Last week, community health leaders announced that Prineville was not selected as a Blue Zone community in Oregon.
After finding itself in the top group of communities under consideration last fall, local officials and members of a local Blue Zone steering committee hosted a site visit to drum up support for the new initiative, which seeks to improve health in a community and promote longevity in its residents.
After a long wait that stretched through the fall and nearly through the entire winter — longer than committee members had anticipated — Blue Zone Oregon officials told Prineville they would not be selected. As a result, the community would miss out on grant funding and other outside resources that are intended to boost health throughout the community.
While we suspect this was a disappointing result for those who invested their time and effort in securing a Blue Zone designation, we do not necessarily view this as a negative result. Certainly receiving grant funding dedicated to community health would help, but how long would this infusion last? Would the benefits of being a Blue Zone community last indefinitely? Perhaps Prineville leaders would find themselves on their own in the not-too-distant future anyway, and they would have to look inward for resources to keep the effort going or hope that other programs or grants exist that offer the same benefits.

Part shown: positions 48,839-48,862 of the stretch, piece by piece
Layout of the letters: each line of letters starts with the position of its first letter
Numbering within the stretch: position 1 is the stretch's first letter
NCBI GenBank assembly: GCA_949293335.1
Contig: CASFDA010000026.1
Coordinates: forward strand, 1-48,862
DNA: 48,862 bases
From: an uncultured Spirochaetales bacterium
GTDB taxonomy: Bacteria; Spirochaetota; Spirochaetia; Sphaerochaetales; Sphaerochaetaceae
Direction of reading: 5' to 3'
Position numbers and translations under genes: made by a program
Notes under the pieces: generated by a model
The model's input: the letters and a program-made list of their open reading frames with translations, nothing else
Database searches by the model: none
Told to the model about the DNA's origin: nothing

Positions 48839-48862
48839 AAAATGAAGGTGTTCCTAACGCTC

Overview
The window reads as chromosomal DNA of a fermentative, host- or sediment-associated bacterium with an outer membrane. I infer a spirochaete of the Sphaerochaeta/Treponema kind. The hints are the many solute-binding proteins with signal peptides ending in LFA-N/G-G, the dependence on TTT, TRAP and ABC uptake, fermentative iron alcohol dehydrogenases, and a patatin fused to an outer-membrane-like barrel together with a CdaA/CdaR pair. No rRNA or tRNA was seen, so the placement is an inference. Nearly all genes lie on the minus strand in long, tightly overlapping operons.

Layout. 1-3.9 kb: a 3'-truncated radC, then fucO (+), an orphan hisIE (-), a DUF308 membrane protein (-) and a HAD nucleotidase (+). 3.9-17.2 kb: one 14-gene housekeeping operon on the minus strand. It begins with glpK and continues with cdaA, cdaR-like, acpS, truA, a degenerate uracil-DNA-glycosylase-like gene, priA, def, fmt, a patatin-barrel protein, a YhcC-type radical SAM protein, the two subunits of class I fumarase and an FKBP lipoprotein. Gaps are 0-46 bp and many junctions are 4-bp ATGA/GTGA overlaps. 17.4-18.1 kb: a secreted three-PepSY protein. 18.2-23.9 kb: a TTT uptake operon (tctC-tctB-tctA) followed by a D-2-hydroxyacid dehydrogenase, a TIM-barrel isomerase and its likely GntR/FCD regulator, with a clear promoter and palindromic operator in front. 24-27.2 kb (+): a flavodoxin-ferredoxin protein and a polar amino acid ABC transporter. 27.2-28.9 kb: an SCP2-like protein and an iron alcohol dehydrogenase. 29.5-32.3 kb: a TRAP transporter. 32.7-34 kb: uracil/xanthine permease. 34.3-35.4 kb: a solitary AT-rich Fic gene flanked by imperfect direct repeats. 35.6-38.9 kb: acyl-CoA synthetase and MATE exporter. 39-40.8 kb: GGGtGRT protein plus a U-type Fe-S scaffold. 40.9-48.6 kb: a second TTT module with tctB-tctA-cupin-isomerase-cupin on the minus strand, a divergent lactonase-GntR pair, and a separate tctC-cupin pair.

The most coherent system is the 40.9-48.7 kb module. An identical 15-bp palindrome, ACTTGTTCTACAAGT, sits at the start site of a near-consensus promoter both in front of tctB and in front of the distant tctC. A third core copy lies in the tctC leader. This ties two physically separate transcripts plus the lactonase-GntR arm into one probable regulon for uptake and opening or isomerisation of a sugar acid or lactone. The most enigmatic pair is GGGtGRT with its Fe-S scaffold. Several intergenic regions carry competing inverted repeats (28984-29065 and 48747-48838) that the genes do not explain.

Instead, in typical Prineville fashion, community leaders have decided to move forward on their own and find another way to raise funds and follow the ideals that Blue Zone promotes. Rather than rely on what is likely a finite solution from the outside, they will develop a program from within that could have staying power if it is run correctly.
The way we view it, what has happened should be looked at as a blessing in disguise. The opportunity to earn a Blue Zone community designation and all of the benefits that come with it encouraged additional people to band together and push for improved health throughout Prineville. The site visit held last fall brought even more attention to the effort. And now, left to either give up on the idea or take it by the reins and do it themselves, steering committee members are lining up grants — they already have a $25,000 commitment from St. Charles Health System — and making plans on how to increase the health of local residents.
So yes, it is disappointing to miss out on some help from a new program, but we can't help but wonder if in a few years from now, we won't be ahead of the game, and perhaps healthier for it.